The Constitution and the Oval Office

CREATING a new frame of government, the men who drafted the Constitution in 1787 also produced something that only political theorists had ever tried: a job description for a chief of state. Sections 2 and 3 of Article II carefully set out not only presidential powers, but also obligations. Although no language specifically says what the president cannot do, the often-expressed view of the framers, and of the ratifying conventions, was that the grants of power extended no further than the constitutional language.

In 200 years, while amendments have limited congressional or state power, the only changes affecting the presidency have concerned elections, inaugurations, succession, reelectability, and disability. They say nothing about what the president can or cannot do.

Thus despite the obvious increase in the actual power of the presidency as an institution, the constitutional imperatives have not changed. The Constitution commands, exhorts, and limits Ronald Reagan as clearly as it did George Washington.

The framers considered two attributes essential to the office they were creating: vigor and responsibility. ``Energy in the Executive,'' said Alexander Hamilton in ``The Federalist,'' ``is a leading character in the definition of good government.'' They wanted the president to exert active control. ``A feeble Executive,'' Hamilton went on, ``implies a feeble execution of the government. A feeble execution is but another phrase for a bad execution; and a government ill-executed, whatever it may be in theory, must be, in practice, a bad government.''

Thus the Constitution imposes on the president a clearly defined obligation: ``He shall take care that the laws be faithfully executed.''

Vigor alone, of course, would not guarantee faithful execution. Hamilton and the rest had had painfully recent experience with a vigorous executive, George III. They wanted to prevent their chief magistrate from following that particular despotic example. So although they made him commander in chief of the Army, the Navy, and (when in federal service) the state militia, they limited military appropriations to a two-year term, thus preventing the rise of a presidential standing army.

Beyond that, they forbade drawing money from the Treasury, unless Congress had appropriated it, and they required periodic publication of public receipts and expenditures. Here they were thinking of how our last king had secretly bribed legislators, bought followers, and created his own reward system.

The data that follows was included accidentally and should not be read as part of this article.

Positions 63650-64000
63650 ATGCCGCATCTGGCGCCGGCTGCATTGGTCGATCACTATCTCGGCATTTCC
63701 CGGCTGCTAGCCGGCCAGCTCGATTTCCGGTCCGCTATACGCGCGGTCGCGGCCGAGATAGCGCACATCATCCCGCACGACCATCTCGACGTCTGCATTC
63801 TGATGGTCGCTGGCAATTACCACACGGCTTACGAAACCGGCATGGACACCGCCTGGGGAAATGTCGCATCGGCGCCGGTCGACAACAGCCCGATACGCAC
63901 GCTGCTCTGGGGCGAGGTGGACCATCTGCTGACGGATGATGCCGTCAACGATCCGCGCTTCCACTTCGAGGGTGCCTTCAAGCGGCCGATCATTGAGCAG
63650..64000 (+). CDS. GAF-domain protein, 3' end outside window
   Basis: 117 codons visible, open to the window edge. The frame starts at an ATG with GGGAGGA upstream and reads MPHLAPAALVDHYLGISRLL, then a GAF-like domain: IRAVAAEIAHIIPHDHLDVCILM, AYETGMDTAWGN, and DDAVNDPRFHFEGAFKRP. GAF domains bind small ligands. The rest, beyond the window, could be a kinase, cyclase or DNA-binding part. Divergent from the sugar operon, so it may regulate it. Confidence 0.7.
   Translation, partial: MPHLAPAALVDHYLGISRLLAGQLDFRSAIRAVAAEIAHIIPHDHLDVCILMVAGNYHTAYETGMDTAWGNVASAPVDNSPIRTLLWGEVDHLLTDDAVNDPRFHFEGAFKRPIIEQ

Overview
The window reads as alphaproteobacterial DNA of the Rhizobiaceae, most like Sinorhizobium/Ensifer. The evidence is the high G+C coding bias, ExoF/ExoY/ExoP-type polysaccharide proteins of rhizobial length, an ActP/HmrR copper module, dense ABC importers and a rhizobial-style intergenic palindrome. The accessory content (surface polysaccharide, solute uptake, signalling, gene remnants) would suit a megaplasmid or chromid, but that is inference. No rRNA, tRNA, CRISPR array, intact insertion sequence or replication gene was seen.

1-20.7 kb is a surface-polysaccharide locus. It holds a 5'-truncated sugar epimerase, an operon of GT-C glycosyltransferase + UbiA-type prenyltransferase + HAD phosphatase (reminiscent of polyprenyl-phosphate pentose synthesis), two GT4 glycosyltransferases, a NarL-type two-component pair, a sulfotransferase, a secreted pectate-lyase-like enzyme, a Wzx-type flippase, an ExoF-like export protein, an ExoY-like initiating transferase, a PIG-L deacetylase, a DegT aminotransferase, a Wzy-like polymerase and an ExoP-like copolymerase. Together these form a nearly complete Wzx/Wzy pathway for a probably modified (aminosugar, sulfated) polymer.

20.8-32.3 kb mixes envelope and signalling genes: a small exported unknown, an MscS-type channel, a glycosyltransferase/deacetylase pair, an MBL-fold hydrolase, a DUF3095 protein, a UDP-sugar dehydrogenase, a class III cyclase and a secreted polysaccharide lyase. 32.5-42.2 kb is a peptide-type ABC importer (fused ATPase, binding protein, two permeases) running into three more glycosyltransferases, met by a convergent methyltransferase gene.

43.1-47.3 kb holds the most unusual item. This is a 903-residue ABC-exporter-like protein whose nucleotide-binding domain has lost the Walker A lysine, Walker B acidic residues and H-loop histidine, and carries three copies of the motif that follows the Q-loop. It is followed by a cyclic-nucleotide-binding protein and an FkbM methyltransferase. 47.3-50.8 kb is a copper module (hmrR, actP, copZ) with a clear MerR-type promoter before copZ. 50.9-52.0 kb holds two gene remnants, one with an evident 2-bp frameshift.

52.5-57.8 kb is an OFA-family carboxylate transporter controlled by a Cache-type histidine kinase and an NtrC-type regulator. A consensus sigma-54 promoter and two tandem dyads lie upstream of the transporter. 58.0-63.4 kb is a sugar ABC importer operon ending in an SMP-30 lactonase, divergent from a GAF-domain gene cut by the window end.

Finally, they required the president periodically to give Congress ``information of the state of the union.'' This they did not in imitation of the king's address to Parliament from the throne, but rather so that the legislature would know what the executive was up to.

These mandates supported the second cardinal principle: executive responsibility. The framers believed explicitly that a public official must forever answer to the people. The lack of responsibility inherent in a plural executive was the strongest reason, they thought, for having a single chief magistrate.

The men of 1787 did not accept the idea of delegated irresponsibility. ``In a republic,'' Hamilton wrote, ``every magistrate ought to be personally responsible for his behavior in office.''

Otherwise, when things go wrong, it becomes impossible to identify the culprit. The blame ``is shifted from one to another with so much dexterity, and under such plausible appearances, that the public opinion is left in suspense about the real author.''

Worse, ``if there happen to be collusion between the parties concerned, how easy it is to clothe the circumstances with so much ambiguity, as to render it uncertain what was the precise conduct of any of those parties.'' The result? ``The people remain altogether at a loss to determine, by whose influence their interests have been committed to hands so unqualified and so manifestly improper.''

Responsibility, as the framers conceived it, extended beyond national territory. The judgment of other nations merited deep respect. ``What has not America lost by her want of character with foreign nations,'' Madison asked in ``The Federalist.'' ``And how many errors and follies would she not have avoided, if the justice and propriety of her measures had, in every instance, been previously tried by the light in which they would probably appear to the unbiased part of mankind?''

The Constitution of 1787 and the words of its authors might be worth reading in the Oval Office of 1987.

Judge Hiller B. Zobel of the Massachusetts Superior Court is a fellow of the Society of American Historians.

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